By Nelson Belen, Contributing Reporter

RIO DE JANEIRO, BRAZIL – The number of work visas issued to foreigners in Brazil has tumbled 58 percent in the past five years, falling from 61,842 in 2013 to only 25,937 in 2017. Last year’s figure also represents a 14.5 percent decline from 2016’s total of 30,327 foreign work visas issued–the sixth consecutive year of such declines.

The number of work visas issued to foreigners in Brazil has tumbled 58 percent in the past five years, photo internet reproduction.

The latest figures were published in a new annual report from Brazil’s Ministry of Labor and Employment titled, Migrações e Mercado de Trabalho no Brasil (“Migrations and the Labor Market in Brazil”).

“Comparing 2017 with 2011, for example, less than half of the work permits were granted in 2017, which can be understood as a consequence of the economic difficulties experienced by the country in recent years,” read the report.

With the U.S. and Europe facing their own economic crises back in 2011, followed by Brazil’s successful bids to host the 2014 World Cup and the 2016 Olympic and Paralympic Games, thousands of foreign workers and investors flocked to Brazil between 2011 and 2013.

According to the data, in 2011 the number of foreign work visas issued in Brazil climbed to almost seventy thousand (68,693). Over the next two years, the figures showed nominal declines but continued to stay north of sixty thousand.

Then, in 2014, as the country began to enter the throes of its own deep recession, the number of foreign work visas in Brazil nosedived to 46,740 and continued its steep decline tumbling to below 26,000 last year.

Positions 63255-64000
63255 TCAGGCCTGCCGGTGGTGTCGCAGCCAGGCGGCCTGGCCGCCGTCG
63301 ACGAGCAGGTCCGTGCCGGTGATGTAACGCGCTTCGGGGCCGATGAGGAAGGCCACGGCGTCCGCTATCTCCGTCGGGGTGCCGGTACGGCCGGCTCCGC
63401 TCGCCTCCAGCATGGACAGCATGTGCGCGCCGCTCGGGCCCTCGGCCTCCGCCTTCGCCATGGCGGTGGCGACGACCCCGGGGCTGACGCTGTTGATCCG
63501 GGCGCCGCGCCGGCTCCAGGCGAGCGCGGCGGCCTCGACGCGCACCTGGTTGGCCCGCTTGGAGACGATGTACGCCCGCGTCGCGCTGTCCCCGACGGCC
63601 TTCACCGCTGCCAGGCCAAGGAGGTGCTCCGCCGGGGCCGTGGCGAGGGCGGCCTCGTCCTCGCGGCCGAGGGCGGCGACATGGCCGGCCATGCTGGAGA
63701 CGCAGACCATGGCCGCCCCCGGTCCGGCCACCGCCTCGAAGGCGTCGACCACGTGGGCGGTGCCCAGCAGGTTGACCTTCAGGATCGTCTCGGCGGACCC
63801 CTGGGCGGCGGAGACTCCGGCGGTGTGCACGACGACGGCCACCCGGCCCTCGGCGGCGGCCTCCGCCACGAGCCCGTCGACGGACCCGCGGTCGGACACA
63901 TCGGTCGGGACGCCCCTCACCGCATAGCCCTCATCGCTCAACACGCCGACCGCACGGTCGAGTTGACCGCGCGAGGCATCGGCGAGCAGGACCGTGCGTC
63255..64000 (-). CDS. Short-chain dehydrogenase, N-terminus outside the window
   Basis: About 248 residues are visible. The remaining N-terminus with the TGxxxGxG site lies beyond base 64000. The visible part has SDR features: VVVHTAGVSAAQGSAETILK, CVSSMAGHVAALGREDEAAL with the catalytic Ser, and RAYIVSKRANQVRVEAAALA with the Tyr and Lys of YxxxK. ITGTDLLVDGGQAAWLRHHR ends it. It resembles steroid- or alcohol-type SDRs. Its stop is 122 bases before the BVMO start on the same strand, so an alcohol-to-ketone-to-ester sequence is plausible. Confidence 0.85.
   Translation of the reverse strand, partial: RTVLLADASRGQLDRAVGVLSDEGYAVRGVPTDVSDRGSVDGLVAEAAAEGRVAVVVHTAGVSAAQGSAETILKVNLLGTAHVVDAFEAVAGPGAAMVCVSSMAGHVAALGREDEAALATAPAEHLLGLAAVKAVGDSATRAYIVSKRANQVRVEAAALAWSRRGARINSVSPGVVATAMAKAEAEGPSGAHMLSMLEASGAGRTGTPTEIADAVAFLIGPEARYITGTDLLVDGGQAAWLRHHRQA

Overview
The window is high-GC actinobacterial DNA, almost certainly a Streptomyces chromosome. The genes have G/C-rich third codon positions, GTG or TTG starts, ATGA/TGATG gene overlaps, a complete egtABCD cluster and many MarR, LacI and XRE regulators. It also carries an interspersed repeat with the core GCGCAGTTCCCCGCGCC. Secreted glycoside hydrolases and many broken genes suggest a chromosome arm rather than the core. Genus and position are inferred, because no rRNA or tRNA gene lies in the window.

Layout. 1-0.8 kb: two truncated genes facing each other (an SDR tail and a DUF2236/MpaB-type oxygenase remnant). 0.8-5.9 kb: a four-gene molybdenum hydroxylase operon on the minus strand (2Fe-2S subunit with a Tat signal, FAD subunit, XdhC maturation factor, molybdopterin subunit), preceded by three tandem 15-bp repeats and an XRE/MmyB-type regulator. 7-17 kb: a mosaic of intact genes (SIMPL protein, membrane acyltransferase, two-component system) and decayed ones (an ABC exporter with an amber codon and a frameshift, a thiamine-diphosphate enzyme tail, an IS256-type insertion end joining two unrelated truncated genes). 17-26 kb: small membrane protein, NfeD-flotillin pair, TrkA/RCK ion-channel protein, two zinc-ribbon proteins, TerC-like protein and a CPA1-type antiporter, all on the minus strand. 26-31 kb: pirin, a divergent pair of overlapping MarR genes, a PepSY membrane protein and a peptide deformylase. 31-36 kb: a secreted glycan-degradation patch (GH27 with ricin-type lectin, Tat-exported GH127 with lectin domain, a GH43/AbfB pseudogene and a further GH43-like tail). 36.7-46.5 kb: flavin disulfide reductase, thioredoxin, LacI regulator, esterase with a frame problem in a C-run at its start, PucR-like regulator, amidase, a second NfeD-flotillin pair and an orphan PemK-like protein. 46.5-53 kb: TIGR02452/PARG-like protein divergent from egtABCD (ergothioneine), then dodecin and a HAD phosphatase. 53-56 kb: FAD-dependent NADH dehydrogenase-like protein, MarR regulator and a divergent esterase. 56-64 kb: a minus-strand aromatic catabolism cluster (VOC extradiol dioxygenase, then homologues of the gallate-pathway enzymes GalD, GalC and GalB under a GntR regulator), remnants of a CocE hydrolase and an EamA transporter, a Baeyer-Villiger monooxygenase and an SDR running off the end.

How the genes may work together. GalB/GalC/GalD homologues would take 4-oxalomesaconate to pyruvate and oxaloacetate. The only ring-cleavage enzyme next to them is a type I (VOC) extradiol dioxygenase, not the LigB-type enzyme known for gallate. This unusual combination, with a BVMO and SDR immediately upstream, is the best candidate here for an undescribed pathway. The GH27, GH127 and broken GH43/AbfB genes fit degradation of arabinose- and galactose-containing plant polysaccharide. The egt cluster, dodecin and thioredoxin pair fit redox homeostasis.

Among last year’s totals, the country that received the most work visas was the U.S., with 5,098 work visas issued comprising almost twenty percent of all foreign work visas. Immigrants from the Philippines were the second highest recipients with 2,127 work visas issued, followed by British immigrants with 1,827.

Those top three countries with the highest number of foreign work visas (the U.S., the Philippines, the U.K.) have remained unchanged since 2011.

The Ministry noted the number of work visas issued to the rising fast Chinese population in Brazil. “Another highlight of 2017 was the increase in the number of permits for the Chinese,” said the Ministry.

Adding, “In 2016, [Chinese immigrants] were in the ninth position, in 2017 they moved to the fourth, with a 38.2 percent increase in the number of work authorizations granted.”

In addition, the report showed that the vast majority of work authorizations granted last year were for men, 22,537, generally between the ages of 20 and 49 (80.3 percent). Only 3,399 of the foreign work visas issued were to women.

Regarding the immigrants’ qualifications, over half of them held a university degree (some 13,400) while another significant portion (10,700 approximately) went no further than high school.

According to the report, “Immigrants with a college degree came chiefly from the U.S., the Philippines, France, and the U.K. As for those who graduated from high school only, they came from the U.S., the U.K., China, and Italy.”

Unsurprisingly, the Brazilian states for which the highest number of work visas were granted in 2017 were Rio de Janeiro (approximately 11,100) and São Paulo (approximately 10,700).

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